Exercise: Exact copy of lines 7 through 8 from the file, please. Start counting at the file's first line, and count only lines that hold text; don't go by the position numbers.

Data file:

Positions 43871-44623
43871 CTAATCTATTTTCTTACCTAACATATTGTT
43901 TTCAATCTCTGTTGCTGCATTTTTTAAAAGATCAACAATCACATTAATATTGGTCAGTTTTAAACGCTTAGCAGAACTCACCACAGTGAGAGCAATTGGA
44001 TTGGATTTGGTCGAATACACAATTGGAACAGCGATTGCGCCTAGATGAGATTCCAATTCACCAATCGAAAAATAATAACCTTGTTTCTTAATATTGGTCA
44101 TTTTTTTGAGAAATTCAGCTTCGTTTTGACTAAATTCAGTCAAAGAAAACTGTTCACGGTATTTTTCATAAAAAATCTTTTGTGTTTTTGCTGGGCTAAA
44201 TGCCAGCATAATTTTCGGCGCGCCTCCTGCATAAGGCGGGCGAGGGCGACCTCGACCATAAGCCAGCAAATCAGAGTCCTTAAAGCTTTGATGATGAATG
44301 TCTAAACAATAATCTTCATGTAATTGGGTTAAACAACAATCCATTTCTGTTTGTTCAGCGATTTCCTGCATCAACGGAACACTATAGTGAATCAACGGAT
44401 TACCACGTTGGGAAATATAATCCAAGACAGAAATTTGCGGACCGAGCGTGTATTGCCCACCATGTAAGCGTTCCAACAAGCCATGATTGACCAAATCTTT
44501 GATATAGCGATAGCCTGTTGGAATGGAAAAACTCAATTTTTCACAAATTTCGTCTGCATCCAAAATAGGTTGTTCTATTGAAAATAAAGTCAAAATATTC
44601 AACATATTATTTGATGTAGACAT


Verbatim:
44301 TCTAAACAATAATCTTCATGTAATTGGGTTAAACAACAATCCATTTCTGTTTGTTCAGCGATTTCCTGCATCAACGGAACACTATAGTGAATCAACGGAT
44401 TACCACGTTGGGAAATATAATCCAAGACAGAAATTTGCGGACCGAGCGTGTATTGCCCACCATGTAAGCGTTCCAACAAGCCATGATTGACCAAATCTTT